Incremental launching of prestressed structures

Incremental launching of prestressed structures

Incremental launching is an economical construction technology used for building concrete bridge structures. The method is particularly suitable for constructing continuous prestressed multi-span bridges. It involves building the superstructure in sections of 15-30 meters in a stationary formwork behind the abutment and pushing the completed portion of the bridge forward using hydraulic jacks and tendons or  a dedicated lift-and-push launching equipment. The segments are constructed as cast-in-situ and then prestressed. The structure moves on temporary sliding bearings. To maintain a low bending moment in the superstructure during construction, a launching nose is attached to the front of the structure.


The key advantages of using this construction methodology over other traditional methods are:

  • Minimal disruptions in environmentally sensitive areas. Requires a smaller construction site area.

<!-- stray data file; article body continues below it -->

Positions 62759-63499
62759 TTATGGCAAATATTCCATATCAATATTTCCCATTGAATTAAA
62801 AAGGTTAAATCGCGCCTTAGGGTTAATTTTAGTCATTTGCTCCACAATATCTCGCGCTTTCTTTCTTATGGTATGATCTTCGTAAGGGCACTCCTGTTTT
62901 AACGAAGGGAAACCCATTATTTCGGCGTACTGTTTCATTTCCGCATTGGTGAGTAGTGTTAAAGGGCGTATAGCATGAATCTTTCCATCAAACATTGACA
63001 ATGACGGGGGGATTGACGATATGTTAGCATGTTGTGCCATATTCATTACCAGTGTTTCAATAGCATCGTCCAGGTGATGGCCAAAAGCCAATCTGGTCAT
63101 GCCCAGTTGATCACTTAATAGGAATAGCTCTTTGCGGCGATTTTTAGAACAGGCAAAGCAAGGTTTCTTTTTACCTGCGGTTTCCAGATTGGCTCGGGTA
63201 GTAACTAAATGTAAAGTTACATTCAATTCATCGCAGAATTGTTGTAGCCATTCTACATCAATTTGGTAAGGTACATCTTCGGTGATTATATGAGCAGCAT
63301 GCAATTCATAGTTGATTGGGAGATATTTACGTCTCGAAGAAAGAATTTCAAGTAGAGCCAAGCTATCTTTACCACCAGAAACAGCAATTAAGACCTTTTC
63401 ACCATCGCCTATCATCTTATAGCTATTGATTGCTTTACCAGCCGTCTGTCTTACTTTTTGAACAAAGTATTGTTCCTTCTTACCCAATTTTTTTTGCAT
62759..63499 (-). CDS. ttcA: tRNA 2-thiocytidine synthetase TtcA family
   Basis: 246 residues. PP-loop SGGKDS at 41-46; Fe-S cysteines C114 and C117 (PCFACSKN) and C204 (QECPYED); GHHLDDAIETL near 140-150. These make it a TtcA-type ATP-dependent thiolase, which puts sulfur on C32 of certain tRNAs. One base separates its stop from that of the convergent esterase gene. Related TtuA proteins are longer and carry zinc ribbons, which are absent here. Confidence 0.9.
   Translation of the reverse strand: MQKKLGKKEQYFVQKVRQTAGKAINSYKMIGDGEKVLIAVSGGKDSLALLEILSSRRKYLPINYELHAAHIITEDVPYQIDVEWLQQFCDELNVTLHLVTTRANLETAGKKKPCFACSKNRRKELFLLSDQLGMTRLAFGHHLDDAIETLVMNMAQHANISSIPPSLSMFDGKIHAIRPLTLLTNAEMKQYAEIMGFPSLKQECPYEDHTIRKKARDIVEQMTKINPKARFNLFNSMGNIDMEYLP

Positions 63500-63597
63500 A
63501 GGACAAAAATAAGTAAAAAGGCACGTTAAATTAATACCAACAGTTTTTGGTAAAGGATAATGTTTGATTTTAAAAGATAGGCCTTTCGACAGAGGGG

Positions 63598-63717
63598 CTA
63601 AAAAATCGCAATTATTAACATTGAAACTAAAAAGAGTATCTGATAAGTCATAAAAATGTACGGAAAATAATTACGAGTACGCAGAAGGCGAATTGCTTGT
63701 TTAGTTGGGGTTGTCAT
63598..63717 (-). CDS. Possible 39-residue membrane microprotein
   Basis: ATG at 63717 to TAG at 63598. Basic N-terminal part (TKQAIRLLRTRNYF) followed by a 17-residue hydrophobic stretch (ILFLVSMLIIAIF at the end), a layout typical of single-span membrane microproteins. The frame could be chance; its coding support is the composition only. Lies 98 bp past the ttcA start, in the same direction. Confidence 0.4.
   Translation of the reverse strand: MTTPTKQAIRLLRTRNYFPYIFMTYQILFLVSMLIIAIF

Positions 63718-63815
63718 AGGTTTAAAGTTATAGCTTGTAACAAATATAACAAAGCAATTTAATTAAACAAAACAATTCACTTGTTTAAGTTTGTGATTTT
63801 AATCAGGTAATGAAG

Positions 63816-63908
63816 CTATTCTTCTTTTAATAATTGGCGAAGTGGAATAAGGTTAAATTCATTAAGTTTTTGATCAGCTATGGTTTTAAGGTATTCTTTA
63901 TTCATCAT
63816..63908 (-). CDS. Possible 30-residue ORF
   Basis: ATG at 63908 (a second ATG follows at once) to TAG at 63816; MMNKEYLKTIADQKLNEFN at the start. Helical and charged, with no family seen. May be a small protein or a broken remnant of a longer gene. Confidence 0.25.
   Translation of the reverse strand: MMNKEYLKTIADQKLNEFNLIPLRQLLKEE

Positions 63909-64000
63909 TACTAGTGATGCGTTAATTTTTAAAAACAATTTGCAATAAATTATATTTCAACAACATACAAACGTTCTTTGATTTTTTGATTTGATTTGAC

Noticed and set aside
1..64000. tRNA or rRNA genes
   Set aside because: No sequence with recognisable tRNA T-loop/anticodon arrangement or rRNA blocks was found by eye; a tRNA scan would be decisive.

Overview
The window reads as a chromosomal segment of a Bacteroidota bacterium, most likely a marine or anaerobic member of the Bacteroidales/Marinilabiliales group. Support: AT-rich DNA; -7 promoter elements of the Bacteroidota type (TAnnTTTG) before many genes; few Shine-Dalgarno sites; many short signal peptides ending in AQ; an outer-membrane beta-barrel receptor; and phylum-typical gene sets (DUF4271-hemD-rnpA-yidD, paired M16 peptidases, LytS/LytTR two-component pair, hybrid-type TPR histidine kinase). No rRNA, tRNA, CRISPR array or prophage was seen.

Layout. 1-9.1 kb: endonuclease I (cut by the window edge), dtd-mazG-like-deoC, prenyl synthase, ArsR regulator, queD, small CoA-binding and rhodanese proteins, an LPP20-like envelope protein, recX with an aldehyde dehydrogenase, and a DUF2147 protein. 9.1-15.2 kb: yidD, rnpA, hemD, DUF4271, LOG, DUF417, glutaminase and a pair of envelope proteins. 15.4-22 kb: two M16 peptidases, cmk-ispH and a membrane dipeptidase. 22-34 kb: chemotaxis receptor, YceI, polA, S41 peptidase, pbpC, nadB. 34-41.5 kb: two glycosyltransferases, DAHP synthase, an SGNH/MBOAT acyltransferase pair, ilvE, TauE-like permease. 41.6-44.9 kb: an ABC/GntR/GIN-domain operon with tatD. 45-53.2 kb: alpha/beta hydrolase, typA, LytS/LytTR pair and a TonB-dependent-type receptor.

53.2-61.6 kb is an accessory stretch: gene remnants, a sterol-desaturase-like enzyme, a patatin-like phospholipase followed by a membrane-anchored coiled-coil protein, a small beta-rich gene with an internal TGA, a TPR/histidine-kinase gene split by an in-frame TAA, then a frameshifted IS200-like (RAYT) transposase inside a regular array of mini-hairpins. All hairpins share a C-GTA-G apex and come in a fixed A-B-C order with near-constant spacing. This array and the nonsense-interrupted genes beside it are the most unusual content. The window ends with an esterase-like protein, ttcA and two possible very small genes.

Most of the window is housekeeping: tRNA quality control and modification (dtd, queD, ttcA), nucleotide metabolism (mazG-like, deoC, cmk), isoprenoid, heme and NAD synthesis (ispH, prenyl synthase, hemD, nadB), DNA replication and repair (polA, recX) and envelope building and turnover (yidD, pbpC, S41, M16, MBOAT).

• Enhanced safety during construction, primarily conducted at ground level. 
  • Rapid construction pace.
  • Savings in transportation and overall reduction in construction elements. 
  • Higher quality finishing and efficiency resulting from easier working conditions and task repeatability.
  • Easy access to limited or restricted locations, such as over rivers, deep valleys, road or railway lines, poor soil conditions, or environmentally protected areas. 
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